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Marvin Gardens

Older Malibu

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Marvin Gardens

We just bought a 1992 Malibu Sunsetter, monster tower, original engine replaced with a Jasper 2 years ago (V8 350). I'm 43, daughter is 17, wife doesn't ride. This is our 1st inboard (all previous were I/Os). What will be the biggest differences we'll notice in ride, performance, top end, handling, etc?

Most of you seem to have newer Malibus....but you may have had an older 1 at some point.

Thanks

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mibarefooter

Congrats on your new to you BU! What you will find is that the bu will have much more lower end power which is good for pulling skier's and boarders. Your top end will most likley be less. The other thing that you will notice is that you will have little to no bow rise on take off. You will absolutly love your boat.

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Woodski

You will also notice how convienient it is to get in and out of the water on to the platform, putting the ski on while on the platform and the ease of getting the rope and handle to the skier. Add a boom that goes out side and you add a great beginner skier learning tool and if you are interested, a great way to start barefooting.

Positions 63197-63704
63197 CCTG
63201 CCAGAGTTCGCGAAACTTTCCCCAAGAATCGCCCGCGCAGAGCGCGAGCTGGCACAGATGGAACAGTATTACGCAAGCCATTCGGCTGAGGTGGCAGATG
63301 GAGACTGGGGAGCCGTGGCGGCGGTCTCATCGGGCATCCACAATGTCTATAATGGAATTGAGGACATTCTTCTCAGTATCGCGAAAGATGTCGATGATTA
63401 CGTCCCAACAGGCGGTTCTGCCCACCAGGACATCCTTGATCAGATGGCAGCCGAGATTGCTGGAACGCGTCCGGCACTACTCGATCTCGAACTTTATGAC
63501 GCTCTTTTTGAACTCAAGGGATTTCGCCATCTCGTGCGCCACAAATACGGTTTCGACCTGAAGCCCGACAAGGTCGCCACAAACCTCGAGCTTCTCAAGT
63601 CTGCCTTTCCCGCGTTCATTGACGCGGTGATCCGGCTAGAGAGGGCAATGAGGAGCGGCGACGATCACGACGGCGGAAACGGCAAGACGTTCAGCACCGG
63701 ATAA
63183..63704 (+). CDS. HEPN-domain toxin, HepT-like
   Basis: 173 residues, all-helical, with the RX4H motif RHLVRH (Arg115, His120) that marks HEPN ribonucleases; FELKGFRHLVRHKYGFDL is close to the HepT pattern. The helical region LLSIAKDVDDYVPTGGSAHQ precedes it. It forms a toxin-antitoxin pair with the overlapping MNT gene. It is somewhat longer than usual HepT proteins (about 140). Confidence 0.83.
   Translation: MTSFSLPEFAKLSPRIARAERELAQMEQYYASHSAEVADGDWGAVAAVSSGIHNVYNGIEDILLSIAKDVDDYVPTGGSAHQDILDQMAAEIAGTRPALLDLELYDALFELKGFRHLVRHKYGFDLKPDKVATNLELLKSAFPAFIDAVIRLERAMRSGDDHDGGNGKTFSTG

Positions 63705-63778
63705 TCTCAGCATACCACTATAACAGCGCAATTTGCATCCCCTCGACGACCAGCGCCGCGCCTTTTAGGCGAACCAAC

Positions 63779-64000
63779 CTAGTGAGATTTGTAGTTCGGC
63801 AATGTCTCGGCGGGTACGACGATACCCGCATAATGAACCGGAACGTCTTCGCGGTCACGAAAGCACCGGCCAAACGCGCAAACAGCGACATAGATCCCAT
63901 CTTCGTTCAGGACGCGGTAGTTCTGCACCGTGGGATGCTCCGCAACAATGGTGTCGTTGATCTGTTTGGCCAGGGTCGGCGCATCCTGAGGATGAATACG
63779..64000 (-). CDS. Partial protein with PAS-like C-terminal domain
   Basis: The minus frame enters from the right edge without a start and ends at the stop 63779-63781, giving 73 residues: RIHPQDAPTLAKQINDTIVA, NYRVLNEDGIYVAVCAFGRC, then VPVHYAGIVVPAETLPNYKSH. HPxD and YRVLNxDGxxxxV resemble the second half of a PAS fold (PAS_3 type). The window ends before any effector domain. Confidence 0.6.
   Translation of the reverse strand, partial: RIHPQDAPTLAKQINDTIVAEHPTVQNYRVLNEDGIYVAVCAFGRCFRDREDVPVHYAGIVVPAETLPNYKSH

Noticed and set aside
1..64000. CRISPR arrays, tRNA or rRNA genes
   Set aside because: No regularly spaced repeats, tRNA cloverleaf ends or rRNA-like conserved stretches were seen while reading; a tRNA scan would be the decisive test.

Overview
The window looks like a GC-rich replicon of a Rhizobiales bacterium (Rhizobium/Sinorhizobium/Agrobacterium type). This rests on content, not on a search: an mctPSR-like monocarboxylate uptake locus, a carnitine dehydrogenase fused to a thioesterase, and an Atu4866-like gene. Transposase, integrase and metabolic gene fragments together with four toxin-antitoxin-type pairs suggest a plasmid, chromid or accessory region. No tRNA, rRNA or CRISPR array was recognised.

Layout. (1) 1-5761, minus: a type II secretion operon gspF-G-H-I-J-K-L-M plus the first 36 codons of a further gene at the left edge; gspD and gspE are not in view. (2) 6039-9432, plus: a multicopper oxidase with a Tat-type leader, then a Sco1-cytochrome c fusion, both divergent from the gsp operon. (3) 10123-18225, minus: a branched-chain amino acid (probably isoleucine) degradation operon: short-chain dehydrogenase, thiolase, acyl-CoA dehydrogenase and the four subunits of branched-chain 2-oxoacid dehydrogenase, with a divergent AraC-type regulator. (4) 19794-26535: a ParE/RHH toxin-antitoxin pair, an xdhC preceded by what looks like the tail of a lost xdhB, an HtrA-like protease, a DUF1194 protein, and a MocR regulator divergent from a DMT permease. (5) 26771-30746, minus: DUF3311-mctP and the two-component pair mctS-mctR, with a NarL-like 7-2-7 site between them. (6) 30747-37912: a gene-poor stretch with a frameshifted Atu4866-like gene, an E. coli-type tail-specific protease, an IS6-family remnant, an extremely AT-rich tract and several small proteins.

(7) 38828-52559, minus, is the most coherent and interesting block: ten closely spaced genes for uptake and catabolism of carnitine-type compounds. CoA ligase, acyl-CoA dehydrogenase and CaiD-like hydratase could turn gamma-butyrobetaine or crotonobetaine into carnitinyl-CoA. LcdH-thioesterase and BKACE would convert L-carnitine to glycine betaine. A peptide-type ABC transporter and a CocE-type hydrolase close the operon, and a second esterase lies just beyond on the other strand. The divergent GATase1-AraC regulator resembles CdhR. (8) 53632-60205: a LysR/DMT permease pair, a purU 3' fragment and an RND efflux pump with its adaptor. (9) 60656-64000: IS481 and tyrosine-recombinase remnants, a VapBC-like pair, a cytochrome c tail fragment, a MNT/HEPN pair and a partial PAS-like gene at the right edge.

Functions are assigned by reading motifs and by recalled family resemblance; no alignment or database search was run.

Ask a tournament boat driver about driving the boat, they are a little different, particularly in reverse. Visibility and performance will be much improved over the I/O and the ski pull will be solid and consistent. Make sure you get a good rope and handle to complement the boat.

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jjackkrash

Most likely the biggest difference is you will say "wow" when you drive your boat for water sports. You will also likely have problems docking the boat consistently for a while. Cheers.gif

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Malibuman

I had a 92 and sometimes wish I still had it! It was a great starter boat for us! Thumbup.gif

post-161-1204685763_thumb.jpg

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WakeGirl

Congratulations! Once you go inboard, you never go back. :lol:

Seriously, the low speed maneuvering will be the biggest challenge IMO. Remember that you have no steering in reverse or when you're out of gear. So a gentle nudge in & out of gear at the right time will help get you where you need to go around the dock. Practice practice practice, & remember that slow & steady wins the race. :)

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johnsvt

Welcome and congrats.

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RTS